RULE 36. REQUESTS FOR ADMISSION

218

Rule 36.01: Request for Admission.

A party may serve upon any other party a written request for the admission, for purposes of the pending action only, of the truth of any matters within the scope of Rule 26.02 set forth in the request that relate to (a) facts, the application of law to fact, or opinions about either; and (b) the genuineness of any described documents. Copies of documents shall be served with the request unless they have been or are otherwise furnished or made available for inspection and copying. The request may, without leave of court, be served upon the plaintiff after commencement of the action and upon any other party with or after service of the summons and complaint upon that party.

 Each matter of which an admission is requested shall be separately set forth. The matter is admitted unless, within 30 days after service of the request, or within such shorter or longer time as the court may allow, the party to whom the request is directed serves upon the party requesting the admission a written answer or objection addressed to the matter, signed by the party or by the party's attorney, but, unless the court shortens the time, a defendant shall not be required to serve answers or objections before the expiration of 45 days after service of the summons and complaint upon the defendant. If objection is made, the reasons therefor shall be stated. The answer shall specifically deny the matter or set forth in detail the reasons why the answering party cannot truthfully admit or deny the matter. A denial shall fairly meet the substance of the requested admission, and when good faith requires that a party qualify an answer or deny only a part of the matter of which an admission is requested, the party shall specify so much of it as is true and qualify or deny the remainder. An answering party may not give lack of information or knowledge as a reason for failure to admit or deny unless the party states that he or she has made reasonable inquiry and that the information known or readily obtainable by the party is insufficient to enable the party to admit or deny. A party who considers that a matter of which an admission has been requested presents a genuine issue for trial may not, on that ground alone, object to the request; the party may, subject to the provisions of Rule 37.03, deny the matter or set forth reasons why the party cannot admit or deny it.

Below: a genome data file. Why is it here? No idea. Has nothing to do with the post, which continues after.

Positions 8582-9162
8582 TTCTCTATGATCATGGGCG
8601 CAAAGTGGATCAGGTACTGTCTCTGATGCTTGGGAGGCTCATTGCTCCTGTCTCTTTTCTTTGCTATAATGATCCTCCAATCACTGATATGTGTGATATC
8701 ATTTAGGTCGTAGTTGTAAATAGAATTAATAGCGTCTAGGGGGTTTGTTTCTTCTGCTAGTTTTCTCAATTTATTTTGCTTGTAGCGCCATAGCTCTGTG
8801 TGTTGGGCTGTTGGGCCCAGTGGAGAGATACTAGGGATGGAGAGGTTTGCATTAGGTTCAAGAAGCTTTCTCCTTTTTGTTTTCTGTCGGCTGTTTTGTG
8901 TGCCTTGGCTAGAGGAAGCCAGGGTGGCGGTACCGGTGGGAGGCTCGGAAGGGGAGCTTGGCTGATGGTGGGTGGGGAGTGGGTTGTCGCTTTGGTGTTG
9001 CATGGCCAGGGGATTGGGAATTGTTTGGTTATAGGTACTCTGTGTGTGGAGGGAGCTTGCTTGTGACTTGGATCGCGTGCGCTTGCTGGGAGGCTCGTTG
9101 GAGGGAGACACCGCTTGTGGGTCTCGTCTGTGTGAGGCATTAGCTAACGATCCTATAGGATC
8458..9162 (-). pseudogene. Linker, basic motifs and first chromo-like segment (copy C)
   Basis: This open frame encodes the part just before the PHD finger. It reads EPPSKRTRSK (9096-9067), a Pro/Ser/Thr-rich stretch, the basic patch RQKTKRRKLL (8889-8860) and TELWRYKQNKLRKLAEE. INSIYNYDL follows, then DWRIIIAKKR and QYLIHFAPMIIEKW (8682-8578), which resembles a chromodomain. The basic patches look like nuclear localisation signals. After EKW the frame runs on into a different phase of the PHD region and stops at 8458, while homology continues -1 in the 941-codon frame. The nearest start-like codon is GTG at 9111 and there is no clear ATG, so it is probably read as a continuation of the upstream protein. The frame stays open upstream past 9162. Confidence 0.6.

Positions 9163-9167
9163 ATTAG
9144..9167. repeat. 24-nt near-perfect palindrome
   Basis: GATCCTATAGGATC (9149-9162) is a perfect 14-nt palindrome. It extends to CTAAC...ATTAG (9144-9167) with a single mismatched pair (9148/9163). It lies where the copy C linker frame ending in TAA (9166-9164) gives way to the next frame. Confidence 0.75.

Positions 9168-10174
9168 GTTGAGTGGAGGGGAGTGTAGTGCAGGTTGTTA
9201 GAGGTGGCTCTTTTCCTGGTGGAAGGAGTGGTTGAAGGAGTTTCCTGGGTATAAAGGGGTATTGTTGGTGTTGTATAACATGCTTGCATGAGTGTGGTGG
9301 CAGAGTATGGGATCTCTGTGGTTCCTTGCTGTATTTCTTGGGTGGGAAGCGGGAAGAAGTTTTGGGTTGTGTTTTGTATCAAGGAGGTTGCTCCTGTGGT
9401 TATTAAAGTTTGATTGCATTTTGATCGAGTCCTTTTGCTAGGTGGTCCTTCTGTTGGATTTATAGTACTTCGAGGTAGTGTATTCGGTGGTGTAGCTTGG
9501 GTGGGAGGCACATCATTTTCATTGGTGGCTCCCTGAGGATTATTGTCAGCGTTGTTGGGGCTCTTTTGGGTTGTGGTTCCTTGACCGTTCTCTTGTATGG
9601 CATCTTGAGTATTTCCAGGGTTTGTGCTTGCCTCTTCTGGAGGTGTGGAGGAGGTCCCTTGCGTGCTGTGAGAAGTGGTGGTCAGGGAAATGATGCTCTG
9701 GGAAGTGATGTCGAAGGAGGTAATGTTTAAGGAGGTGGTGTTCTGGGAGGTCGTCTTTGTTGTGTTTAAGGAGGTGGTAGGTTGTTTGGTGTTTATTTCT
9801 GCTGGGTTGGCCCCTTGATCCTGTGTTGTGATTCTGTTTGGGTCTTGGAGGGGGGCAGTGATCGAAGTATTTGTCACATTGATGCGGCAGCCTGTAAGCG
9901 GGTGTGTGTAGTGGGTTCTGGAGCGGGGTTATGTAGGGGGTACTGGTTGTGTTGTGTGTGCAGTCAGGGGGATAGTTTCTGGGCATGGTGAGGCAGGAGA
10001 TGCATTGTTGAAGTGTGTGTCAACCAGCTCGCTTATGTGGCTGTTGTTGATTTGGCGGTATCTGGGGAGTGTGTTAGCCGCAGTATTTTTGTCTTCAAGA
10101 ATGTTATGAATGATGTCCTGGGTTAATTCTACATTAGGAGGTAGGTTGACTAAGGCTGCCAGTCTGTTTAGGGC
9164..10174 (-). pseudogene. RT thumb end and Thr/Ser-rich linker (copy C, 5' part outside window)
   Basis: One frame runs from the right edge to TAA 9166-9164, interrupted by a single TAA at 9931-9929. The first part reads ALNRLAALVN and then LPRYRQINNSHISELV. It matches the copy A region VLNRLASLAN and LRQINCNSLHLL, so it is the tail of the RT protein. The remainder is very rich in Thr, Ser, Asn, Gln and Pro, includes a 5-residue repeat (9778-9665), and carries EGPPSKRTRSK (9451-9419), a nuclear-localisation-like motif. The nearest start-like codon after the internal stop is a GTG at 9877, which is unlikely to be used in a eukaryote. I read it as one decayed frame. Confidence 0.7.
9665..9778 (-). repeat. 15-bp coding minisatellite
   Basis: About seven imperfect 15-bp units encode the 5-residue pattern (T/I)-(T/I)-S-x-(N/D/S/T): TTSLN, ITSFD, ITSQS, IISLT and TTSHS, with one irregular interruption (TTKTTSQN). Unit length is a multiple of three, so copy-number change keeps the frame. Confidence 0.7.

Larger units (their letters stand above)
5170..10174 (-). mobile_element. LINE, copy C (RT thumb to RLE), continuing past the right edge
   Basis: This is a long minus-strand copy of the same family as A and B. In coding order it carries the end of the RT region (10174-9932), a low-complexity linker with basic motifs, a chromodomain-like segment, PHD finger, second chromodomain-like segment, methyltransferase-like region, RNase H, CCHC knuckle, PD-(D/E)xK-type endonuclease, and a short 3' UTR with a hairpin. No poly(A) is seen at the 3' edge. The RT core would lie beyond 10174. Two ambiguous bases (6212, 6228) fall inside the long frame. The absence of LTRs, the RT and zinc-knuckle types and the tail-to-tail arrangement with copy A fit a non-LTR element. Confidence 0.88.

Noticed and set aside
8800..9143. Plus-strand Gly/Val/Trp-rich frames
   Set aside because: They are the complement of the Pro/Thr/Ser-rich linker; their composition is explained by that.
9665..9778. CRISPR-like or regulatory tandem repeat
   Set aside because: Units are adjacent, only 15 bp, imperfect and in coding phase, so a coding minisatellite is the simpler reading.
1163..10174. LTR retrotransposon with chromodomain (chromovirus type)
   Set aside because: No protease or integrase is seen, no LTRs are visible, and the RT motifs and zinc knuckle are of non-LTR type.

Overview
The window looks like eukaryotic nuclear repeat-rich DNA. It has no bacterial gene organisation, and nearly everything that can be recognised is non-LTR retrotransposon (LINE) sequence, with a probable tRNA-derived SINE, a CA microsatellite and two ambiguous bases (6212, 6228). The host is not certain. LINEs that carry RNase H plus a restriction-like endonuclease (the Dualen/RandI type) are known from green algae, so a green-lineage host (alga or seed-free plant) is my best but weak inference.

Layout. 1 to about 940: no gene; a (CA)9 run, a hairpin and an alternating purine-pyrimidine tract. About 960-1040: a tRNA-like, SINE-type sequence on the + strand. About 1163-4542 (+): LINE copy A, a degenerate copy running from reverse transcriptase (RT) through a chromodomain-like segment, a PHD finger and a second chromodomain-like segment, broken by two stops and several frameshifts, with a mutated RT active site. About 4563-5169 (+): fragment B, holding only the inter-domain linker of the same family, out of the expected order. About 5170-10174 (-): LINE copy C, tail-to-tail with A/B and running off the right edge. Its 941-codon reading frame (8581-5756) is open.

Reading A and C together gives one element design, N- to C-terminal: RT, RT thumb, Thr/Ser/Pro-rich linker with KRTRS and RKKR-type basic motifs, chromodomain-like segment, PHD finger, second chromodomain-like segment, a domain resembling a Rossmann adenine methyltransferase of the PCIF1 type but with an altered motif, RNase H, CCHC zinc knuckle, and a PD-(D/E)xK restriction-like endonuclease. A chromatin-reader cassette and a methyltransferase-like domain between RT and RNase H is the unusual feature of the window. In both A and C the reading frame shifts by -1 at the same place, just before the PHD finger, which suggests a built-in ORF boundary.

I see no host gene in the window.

The party who has requested the admissions may move to determine the sufficiency of the answers or objections. Unless the court determines that an objection is justified, it shall order that an answer be served. If the court determines that an answer does not comply with the requirements of this rule, it may order either that the matter is admitted or that an amended answer be served. The court may, in lieu of these orders, determine that final disposition of the request be made at a pre-trial conference or at a designated time prior to trial. The provisions of Rule 37.01(4) apply to the award of expenses incurred in relation to the motion. [As amended July 1, 1979; and by order filed December 21, 2010, effective July 2, 2011.]

Advisory Commission Comments [2011].

This amendment to Rule 36.01 is the same change that was made to Rule 36(a) ofthe Federal Rules of Civil Procedure in 2007. This change reinforces the point that arequest is not objectionable merely because it asks an adversary to admit an opinion about facts or an opinion requiring the application of law to fact. This amendment should render obsolete any contrary suggestion that may be drawn from Brooks v. United Uniform Co., 682 S.W.2d. 913 (Tenn. 1984).

Back to Top